In keeping with the band's momentum, Miracle Temple is a more up-tempo affair than its predecessor, filling some of the group's tension-inducing spaciousness without forsaking the music's emotional resonance. Cut at Nasheville's Beech House studio with Lambchop alum Mark Nevers, the album features contributions from the group's now firmly entrenched bassist, Casey Toll, and frequent drummer James Wallace, as well as Amy Ray and Daniel Hart. The later adds cutting violin that lends intriguing new depth to the arrangements.
Musically, Miracle Temple pushes Mount Moriah in a variety of directions. “Swannanoa” is powered by the kind of searing, strung-out riff that has come to define Miller’s metallic Horseback, adding menace to the bright harmonies of McEntire and Wallace. Opener “Younger Days” is more pop than anything the band has previously tried, bounding forth with a bouncing honky-tonk bass line and a wistful narrative that’s not far removed from the musings of Triangle ex-pat Tift Merritt. Best of all might be “Telling the Hour,” a Bellafea cover that has become a staple of the band’s live sets. Finally given a studio recording, the closing number bolsters Miller’s cathartic guitar lines with ominous strings and piano; it keys on one of McEntire’s most affecting vocal performances to date. The full track list is below:
1. Younger Days
2. Bright Light
3. Eureka Springs
4. I Built a Town
5. White Sands
6. Connecticut to Carolina
9. Miracle Temple Holiness
10. Union Street Bridge
11. Those Girls
12. Telling the Hour
It's been almost two years since Ryan Gustafson performed his own songs with a full band. At the time, he was rolling with the Drughorse Collective, a mostly defunct collection of Triangle artists with a knack for reinvigorating classic pop and rock styles, and supporting his Donkey LP, a colorful assemblage of old-school rock, soul and folk unified by Gustafson's emotionally devastating songwriting. It was a style that seemed certain to make Gustafson one of the area's newest stars.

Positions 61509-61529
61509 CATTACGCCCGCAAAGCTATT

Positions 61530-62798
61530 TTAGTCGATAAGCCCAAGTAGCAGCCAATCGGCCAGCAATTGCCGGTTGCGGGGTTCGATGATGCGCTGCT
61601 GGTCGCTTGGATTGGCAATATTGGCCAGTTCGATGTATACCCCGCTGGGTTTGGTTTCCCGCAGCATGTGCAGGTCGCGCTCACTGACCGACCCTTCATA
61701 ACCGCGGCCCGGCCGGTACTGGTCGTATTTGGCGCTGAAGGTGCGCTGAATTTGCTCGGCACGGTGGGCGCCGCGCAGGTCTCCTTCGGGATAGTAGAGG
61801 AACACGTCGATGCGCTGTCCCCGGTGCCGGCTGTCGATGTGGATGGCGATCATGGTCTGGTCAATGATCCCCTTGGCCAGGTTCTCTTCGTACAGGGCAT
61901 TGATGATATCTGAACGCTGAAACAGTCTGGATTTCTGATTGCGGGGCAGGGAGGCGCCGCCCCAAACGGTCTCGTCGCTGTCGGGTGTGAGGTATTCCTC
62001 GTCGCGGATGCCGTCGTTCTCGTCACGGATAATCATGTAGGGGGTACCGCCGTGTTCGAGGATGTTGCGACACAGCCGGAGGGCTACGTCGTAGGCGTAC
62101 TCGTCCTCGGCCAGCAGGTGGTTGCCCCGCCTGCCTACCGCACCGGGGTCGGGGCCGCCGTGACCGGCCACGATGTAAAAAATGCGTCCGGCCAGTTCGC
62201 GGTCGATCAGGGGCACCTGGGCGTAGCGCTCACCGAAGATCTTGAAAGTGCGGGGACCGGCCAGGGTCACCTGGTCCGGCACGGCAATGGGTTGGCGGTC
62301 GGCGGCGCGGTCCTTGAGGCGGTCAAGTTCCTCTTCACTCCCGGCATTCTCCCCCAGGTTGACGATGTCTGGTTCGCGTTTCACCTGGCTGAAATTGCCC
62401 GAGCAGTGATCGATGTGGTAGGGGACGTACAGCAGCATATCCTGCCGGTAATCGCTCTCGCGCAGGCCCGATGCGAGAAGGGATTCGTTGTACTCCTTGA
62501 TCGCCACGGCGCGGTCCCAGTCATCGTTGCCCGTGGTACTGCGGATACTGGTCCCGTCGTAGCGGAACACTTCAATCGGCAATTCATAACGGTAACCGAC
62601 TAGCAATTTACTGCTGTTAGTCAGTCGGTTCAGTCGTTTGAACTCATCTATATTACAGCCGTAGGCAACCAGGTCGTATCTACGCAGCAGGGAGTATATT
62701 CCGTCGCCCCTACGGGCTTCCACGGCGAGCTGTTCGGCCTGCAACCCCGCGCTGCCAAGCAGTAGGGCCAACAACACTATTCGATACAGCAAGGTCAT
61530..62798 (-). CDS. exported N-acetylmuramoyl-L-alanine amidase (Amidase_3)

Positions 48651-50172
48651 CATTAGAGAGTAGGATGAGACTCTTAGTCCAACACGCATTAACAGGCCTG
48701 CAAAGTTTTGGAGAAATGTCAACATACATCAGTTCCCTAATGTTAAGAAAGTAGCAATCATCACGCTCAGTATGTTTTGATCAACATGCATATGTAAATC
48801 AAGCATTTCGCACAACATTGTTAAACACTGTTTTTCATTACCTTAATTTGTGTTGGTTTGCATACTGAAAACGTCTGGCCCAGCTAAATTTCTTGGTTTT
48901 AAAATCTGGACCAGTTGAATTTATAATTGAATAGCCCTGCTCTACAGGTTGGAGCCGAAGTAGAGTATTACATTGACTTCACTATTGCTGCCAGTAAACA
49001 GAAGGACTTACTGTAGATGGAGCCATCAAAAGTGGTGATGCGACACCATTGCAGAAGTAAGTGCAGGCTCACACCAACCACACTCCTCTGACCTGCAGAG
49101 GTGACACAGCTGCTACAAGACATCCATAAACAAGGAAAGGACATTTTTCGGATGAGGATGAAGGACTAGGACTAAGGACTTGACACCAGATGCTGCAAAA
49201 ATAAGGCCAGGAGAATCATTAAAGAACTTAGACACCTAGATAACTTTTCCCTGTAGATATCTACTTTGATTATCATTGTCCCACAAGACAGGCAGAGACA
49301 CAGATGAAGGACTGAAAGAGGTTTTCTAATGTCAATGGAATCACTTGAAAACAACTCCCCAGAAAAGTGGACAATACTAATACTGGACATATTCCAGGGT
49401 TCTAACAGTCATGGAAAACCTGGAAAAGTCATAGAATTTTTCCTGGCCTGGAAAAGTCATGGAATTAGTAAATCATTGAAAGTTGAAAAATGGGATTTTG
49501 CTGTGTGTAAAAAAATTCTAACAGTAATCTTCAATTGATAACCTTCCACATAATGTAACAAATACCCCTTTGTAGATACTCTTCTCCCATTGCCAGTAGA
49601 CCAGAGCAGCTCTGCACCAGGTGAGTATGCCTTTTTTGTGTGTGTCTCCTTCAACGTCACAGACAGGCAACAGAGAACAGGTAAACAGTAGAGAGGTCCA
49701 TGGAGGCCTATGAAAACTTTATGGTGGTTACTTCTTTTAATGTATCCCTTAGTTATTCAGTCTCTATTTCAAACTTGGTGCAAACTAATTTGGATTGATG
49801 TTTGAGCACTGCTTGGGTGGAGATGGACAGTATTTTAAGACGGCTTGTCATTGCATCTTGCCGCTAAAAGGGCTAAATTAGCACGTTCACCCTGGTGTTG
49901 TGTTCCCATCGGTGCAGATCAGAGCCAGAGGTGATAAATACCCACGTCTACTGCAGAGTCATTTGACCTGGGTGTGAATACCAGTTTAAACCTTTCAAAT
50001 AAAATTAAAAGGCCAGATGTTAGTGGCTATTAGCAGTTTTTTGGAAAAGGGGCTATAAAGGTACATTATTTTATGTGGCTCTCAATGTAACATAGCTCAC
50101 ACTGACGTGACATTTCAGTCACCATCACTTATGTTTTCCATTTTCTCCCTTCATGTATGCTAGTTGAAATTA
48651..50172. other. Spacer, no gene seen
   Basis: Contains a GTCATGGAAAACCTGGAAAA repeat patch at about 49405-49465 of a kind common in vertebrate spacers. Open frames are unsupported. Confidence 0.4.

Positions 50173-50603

But it didn't turn out that way. Gustafson drifted from writing songs and playing with a band, instead oping to support others and dabble with electronic composition. Lucky for local music fans, the hiatus wasn't permanent. When Gustafson shows up to play tonight at Raleigh's Tir na nOg, he'll not only be joined by a band; he'll also be offering a two-song cassingle (cover pictured above) with cuts from a brand-new full-length.
The album, called Desert and attributed to The Dead Tongues (the name of Gustafson's current backing band), will be self-released on Feb. 9. From the Blonde on Blonde-inspired splendor of opener "Call Out to Me" to the windswept heartbreak of the re-appropriated title track, it's a powerful collection that reaffirms his potent songwriting gifts and fits them to refined textures and arrangements. The single displays the album's extremes, pairing the cosmic country swagger of "No Intentions" with "Sleep Talking," a blissful psychedelic experiment that appears near the album's end. Check out the full track list below:
The Dead Tongues
1. Call Out to Me
2. No Intentions
3. The Harbor
4. The Desert
5. Exit Song
7. Hanging Fool
9. Sleep Talking
10. Silver Dove
Chapel Hill garage rockers Last Year's Men are going into the studio in December to record the follow-up to 2010's Sunny Down Snuff. With regular local shows, a delightfully bizarre Twitter feed, and unhinged, catchy songwriting, they have become a fun band to follow. And with the next LP taking a different, potentially more refined tack, this four-piece should remain one to watch.
"All the songs on this record could be played on acoustic guitars," says guitarist and songwriter Ben Carr. "We're essentially going to make a really mean pop record. The more punk and psychedelic songs will be saved for another future release." The band is working with Greg Cartwright of Reigning Sound and Carrboro engineer and musician Wesley Wolfe on the upcoming sophomore LP. They will stay at Cartwright's Asheville home for a mid-December recording session.